Before I went to Berlin, all I heard from my friends was “Oh, you will love it. It’s such a great city”! Millions of tourists flock there from all over the world and now I understand why.
Berlin is probably one of few cities I have visited where recent history, to which you and I can relate, is so apparent and in your face. Throughout the city you can feel the pain that Berliners themselves have endured and the pain the country caused to others. Yet, you can feel city’s resilient spirit and sense of hope.
Berlin is also a city of contrasts and divisions: it’s very German in some ways and very international in others, it’s divided by history and united by time; it’s modern yet historic; fun and sombre; traditional and alternative. There is a lot to do and see but if you are pressed for time and only have a couple of days, I suggest following itinerary.
Day 1: Out and About Sightseeing Berlin
Start your first day by heading down to Berlin Wall Memorial on Bernauer Str (Nordbahnhof S-Bahn station) to see 60 meters of the remaining wall that divided the city in 1961-1989 and the impact it had on ordinary Berliners separated from their loved ones overnight and lives lost while trying to escape East Berlin. Here you’ll also see Chapel of Reconciliation and Berlin Wall Documentation Centre.
Next walk down Bernauer Str to check out Sunday flea market at Mauer Park. It’s popular among both Berliners and tourists looking for a bargain, vintage and one-of-a-kind items.
I particularly liked watching Berlin hipsters on a hunt for quirky clothes and accessories! To recharge batteries and take rest from shopping, there are lots of food stalls and cafes, while afternoon karaoke sessions in the amphitheatre provides great entertainment to bystanders.
From here, jump on the train at Eberswalder Str and head to Bundestag station. Reichstag building hosts Germany’s National Parliament and is one of Berlin’s top attractions. Its impressive building serves not only as a political and historical center, but is also holds artistic and architectural value. For example, its cupola is designed by renowned British architect Norman Foster. Reichstag is open to visitors, just make sure you book your visit well in advance.
Within few minutes walk from Reichstag, you will see impressive Brandenburg Gate in Pariser Platz, which is very cosy and is home to many embassies. Built in 1788-91 and modelled on the Propylaeum of Athens’ Acropolis, today the Gate serves as a symbol of unity between formerly separated East and West Berlin.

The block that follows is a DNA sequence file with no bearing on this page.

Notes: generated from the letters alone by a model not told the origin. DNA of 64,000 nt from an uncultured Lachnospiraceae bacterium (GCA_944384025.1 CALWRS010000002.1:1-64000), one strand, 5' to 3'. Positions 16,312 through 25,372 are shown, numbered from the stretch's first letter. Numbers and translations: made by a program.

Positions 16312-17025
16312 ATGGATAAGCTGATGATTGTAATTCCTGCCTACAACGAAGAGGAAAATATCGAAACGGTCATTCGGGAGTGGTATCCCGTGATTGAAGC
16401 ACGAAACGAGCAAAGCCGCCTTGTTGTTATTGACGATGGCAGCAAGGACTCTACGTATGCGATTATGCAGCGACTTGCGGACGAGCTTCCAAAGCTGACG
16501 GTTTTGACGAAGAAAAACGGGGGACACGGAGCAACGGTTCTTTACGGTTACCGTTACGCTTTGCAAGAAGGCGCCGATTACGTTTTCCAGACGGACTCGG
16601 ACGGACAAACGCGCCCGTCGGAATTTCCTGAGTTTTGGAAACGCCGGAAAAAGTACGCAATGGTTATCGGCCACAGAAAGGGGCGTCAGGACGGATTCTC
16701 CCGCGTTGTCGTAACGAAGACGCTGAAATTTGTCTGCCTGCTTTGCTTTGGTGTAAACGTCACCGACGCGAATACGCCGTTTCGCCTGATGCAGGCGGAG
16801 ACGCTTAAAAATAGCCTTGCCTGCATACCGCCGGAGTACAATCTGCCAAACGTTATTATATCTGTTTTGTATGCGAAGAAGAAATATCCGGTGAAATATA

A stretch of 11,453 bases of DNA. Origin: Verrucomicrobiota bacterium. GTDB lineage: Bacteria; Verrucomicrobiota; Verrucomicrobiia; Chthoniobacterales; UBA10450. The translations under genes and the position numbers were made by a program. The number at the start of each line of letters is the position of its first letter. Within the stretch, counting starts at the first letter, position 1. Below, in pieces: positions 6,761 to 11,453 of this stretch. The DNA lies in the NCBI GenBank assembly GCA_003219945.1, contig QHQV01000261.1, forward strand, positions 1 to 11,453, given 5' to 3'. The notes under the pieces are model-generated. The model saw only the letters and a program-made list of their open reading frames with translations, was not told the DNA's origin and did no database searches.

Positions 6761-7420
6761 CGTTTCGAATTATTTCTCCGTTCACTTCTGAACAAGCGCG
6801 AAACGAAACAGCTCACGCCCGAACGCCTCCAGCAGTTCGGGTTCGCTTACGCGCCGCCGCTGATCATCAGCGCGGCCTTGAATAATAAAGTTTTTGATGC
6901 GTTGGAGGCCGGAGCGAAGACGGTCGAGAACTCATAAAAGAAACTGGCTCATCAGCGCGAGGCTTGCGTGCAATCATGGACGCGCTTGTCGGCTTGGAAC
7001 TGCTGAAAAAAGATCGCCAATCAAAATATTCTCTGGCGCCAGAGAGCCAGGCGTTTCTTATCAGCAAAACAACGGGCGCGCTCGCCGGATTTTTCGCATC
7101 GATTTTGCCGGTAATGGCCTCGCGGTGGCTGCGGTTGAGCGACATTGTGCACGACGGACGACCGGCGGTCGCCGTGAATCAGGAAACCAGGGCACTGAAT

If you continue on Str des 17. Juni (17th of June Street) behind the Gate you will see beautiful Tiergarten park on both sides. Take a break, like I did, in the park under the shade of plush trees. This is also where you will see Soviet War Memorial, built in 1945 to commemorate 80,000 soldiers of the Soviet Armed Forces who died during the Battle of Berlin in April-May 1945. As someone who grew up in the Soviet Union and knows the cost of WWII victory, I was particularly moved by it.
Next stop on my itinerary was Checkpoint Charlie and Checkpoint Charlie (Mauer) Museum. Checkpoint Charlie was a crossing point between East and West Berlin for the members of the Allied Forces (American, British, and French) and became a symbol of the Cold War. The original guard house on the American forces side is still there and for a few euros you can take a picture with wannabe actors dressed up in military uniforms.
After a day of running around Berlin, it was a great to head down to Alexanderplatz with its numerous shops, restaurants and cafes.
I suggest seeing Berlin Dom (Cathedral) next, which is home to the Protestant Church in Germany. It dates back to 1451 and was rebuilt in 1975-80 following a big fire during WW II. It’s a truly impressive building and is worth checking out.